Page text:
Numlock News: November 21, 2018
By Walt Hickey
Normal Numlock will return Monday. Have an outstanding weekend and a happy Thanksgiving. I’m taking Thanksgiving and Friday off for the holiday, but subscribers will still get the Sunday special and free readers can expect an email Friday opening up some of the subscriber archives for the long weekend. Thanks for reading.
The National Retail Federation projects 116 million shoppers will buy in-store or online on Black Friday alone, and 164 million will the whole weekend. The power of the day after Thanksgiving as a shopping event is waning, or more accurately dissipating throughout late November. Last year 174 million people shopped the weekend after Thanksgiving, but 58 million shopped exclusively online and 61 million split their time between the store and online. The decline of the once-mighty holiday is to some extent sad, but it’s not sacred or anything not like Small Business Saturday.
Fire departments around the U.S. fielded an estimated 2,090 reports of home fires on Thanksgiving 2016, two-thirds of which were cooking related. That’s roughly double the daily average and way above the next-closest holiday, the Fourth of July. The average fire-related cost of Thanksgiving fires is $19 million annually. There’s something truly American about the fact that of the eight top fire days in the U.S., four of them — Thanksgiving, Fourth of July, Thanksgiving Eve, and Super Bowl Sunday — are days when no where else on earth is randomly catching on fire. All of those were our ideas, and entirely on us.
Disney’s princess business grew from a $300 million division in 2000 to a $4 billion juggernaut by 2009. The company has spent an enormous amount of time and resources in refining the laws of the princess brand — for instance, characters can never look in the same directions when they appear on posters or lunch boxes because that’s the rules — but recent cheekier attempts to humanize the characters as normal young women, like in the forthcoming Ralph Breaks The Internet, have forced serious reflection about the royalty business.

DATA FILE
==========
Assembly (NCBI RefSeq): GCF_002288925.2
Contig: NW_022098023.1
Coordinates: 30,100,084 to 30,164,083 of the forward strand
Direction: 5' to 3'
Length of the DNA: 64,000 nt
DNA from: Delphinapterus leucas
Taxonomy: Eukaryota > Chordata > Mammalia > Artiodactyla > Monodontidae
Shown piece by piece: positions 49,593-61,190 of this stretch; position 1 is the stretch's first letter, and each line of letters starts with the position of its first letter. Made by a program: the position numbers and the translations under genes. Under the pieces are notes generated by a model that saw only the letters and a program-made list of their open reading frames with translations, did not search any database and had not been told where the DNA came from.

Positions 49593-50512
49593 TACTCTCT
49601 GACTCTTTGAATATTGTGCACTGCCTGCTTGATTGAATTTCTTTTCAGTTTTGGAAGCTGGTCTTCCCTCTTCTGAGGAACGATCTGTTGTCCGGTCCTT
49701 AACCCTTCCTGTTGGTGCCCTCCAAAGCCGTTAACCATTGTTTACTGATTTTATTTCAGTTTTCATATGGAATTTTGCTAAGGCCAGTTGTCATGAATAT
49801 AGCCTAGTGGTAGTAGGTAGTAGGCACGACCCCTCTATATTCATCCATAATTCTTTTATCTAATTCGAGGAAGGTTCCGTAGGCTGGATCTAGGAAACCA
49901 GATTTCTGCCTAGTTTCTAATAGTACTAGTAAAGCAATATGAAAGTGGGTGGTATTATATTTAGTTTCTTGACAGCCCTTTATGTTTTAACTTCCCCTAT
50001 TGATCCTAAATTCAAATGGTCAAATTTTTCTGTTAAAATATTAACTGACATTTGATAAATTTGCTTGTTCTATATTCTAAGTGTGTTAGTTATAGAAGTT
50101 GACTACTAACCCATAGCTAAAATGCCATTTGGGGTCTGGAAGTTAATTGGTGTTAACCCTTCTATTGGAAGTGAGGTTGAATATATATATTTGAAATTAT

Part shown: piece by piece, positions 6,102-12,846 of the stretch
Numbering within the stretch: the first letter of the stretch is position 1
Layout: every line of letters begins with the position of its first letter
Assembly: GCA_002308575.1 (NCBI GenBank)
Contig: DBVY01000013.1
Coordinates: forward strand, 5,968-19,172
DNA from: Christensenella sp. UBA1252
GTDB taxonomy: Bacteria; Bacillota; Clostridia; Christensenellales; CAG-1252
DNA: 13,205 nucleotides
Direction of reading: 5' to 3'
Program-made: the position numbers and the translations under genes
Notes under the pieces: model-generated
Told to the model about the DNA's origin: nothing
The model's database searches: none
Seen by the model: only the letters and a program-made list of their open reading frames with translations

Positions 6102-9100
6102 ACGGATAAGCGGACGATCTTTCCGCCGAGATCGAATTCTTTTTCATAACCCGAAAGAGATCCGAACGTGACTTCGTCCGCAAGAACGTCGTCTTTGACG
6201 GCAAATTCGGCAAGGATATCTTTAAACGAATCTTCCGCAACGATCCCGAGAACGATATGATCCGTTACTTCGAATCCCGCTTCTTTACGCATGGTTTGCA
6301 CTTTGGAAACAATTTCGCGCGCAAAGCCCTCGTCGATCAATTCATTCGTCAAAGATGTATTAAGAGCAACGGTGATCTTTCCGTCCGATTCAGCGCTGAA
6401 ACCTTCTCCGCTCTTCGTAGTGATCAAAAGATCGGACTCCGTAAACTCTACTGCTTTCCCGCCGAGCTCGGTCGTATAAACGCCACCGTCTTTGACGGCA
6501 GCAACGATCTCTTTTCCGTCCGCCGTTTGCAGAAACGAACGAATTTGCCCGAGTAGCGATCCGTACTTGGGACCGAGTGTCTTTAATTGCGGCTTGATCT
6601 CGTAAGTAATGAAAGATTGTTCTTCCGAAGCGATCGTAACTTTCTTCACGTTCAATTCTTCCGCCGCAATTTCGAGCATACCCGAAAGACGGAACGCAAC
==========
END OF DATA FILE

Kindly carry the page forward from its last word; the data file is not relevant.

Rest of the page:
Banks cut back on lending to small businesses in the wake of the financial crisis, letting less scrupulous lenders move in and offer “merchant cash advances,” which legally aren’t loans but serve effectively the same purpose. Last year, this slice of the financial industry — which contains some familiar characters from sub-prime mortgage crisis and 90s stock swindles — extended $15 billion in credit at often ridiculous interest. They’re also using pre-signed confessions of judgement that allow lenders to instantly seize assets with the mere accusation of non-payment. In New York, the nexus of this business model, 350 lenders have secured over 25,000 judgments worth $1.5 billion since 2012, making the Empire State the debt collector of choice for sketchy lenders.
U.S. consumption of sheep meat is up about 40 percent since 2011. Prices are on the rise as more Americans become familiar with versions of mutton that go beyond the tough, neutral version many were exposed to, and are introduced to new preparations through North African, Indian and Middle Eastern cuisines. The U.S. imported $806.6 million worth of lamb and mutton last year, and rising demand has been great for sheep producers in Australia and New Zealand.
Six years ago, Canada walked away from a deal to buy new F-35 jets and elected instead to buy 18 secondhand CF-18s from Australia and maintain its current CF-18s to the tune of $3 billion. The issue? Canada now has 64 percent of the pilots they need to fly the things, and its current training system can only produce 115 new pilots per year, only some of whom are fighter pilots and who as a whole are not enough to even replace pilots who leave the air force. For the record, Independence Day is not an instructional feature on how to manage an air corps and having someone able to fly planes is an under-acknowledged necessity of modern flight, but at least the CF-18s work compared to the F-35.
Monday Night was easily one of the best NFL games in years, with the Kansas City Chiefs playing the Los Angeles Rams in a game that eventually hit a breathtaking 105 points. Las Vegas initially set the over under — that is, the bet on how many points would be scored — at 64, already the highest such value of any NFL game since at least 1986. Rams-Chiefs beat that by 41 points, and Vegas bookies took a seven-figure loss as 69 percent of customers correctly bet on the game beating the over under.
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